Liberty and Justice for All: The Draft Must Go

Becoming a convicted felon. Going to prison for up to five years. Being fined as much as $250,000. Not being allowed to attain citizenship as an immigrant. Exclusion from ever participating in federal job training programs and holding most federal jobs.
Those are some serious consequences. As such, one might expect them to correspond with a serious crime – assault, maybe? Robbery? No – the aforementioned penalties are all potential results for any American man who fails to register for the United States Selective Service, also known as the military draft.
The idea of forced conscription is, and always has been, an un-American one that directly opposes citizens’ basic liberty. No person should ever be forced to go to war; if a nation cannot find enough voluntarily willing people to fight for a cause, that nation should not be militarily pursuing that cause. On this principle alone, the United States Selective Service Program (“the draft”) should be abolished.
However, the problems with the U.S. draft system extend even further than just the aforementioned fundamental flaws; inequity is deeply ingrained in the Selective Service. Foremost, the draft maintains the sexist policy of only enrolling men for potential conscription. This policy harkens back to the misogynist days of women’s exclusion from service, voluntary or otherwise, in the U.S. military. In recent years, changes have been made that allow for women to more equally access service opportunities, should they choose to do so. However, the draft remains outdated in its maintenance of sexual discrimination.
Furthermore, the Selective Service maintains policies regarding transgender and non-binary people that amount to abject cruelty. In determining who must register for the draft, the draft program entirely ignores Americans’ gender identities. Instead, it considers only the biological sex that a person was assigned at birth. For transgender women and non-binary individuals, the requirement to register can be a dysphoric experience, as their country’s government is legally invalidating their identity. And as if the Selective Service’s discriminatory policies were not enough, it rubs salt in the wound by using inappropriate terminology in addressing the issue; the website refers to people “who have changed their gender,” displaying a fundamental lack of understanding of gender issues. For many gender non-conforming people, classification of their experience as a “change in gender” is unwelcome, as it suggests a “choice to change” an identity that they may have always held. “Individuals whose gender identity does not align with their assigned-at-birth sex” would be more appropriate terminology in the Selective Service’s usage case.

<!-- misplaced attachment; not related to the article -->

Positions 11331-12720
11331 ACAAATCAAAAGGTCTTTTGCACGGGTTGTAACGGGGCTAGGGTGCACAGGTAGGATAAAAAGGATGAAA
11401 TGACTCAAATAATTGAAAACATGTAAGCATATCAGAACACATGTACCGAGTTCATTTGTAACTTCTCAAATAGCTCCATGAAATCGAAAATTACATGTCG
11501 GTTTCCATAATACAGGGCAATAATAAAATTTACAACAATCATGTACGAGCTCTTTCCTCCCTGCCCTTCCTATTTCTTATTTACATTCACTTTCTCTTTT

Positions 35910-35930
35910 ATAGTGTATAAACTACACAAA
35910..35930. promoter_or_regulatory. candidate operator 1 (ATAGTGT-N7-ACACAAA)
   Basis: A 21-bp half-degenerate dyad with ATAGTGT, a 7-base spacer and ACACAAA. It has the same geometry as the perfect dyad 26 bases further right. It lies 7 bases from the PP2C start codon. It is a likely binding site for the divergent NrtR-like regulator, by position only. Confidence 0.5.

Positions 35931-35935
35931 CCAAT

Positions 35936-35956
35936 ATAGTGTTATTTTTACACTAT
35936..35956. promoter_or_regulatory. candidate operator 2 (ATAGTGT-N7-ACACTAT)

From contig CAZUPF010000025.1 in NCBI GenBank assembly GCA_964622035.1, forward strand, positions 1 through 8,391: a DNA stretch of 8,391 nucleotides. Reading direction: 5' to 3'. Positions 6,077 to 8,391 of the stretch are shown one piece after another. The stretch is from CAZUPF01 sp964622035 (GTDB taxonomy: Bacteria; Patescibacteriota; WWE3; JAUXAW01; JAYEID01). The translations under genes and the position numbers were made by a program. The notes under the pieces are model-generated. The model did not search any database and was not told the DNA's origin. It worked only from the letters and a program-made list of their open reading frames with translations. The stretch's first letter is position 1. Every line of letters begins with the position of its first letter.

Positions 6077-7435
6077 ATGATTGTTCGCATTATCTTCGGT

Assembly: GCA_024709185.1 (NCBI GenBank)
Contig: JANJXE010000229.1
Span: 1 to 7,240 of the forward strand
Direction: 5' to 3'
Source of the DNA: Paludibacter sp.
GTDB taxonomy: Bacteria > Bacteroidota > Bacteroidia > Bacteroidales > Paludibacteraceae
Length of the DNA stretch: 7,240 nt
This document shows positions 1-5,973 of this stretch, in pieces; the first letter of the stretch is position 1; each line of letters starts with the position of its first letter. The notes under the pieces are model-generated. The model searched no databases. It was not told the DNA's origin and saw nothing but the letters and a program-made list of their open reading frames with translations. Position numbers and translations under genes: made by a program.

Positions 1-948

Some may argue that in order to fix these problems, an alternative to the draft would need to be found. What if we need to go to war, right? I believe that the system we have now, of relying on voluntary service, should suffice. In recent years, the draft has never been needed in military conflicts. If more soldiers ever were needed, the U.S. government should be responsible for convincing citizens to serve — not forcing them.
All of these issues combine to create a deeply problematic institution in American society and government. From gender discrimination to violations of freedom, the United States Selective Service is deeply harmful. Its abolishment would be a victory in the pursuit of liberty and justice for all.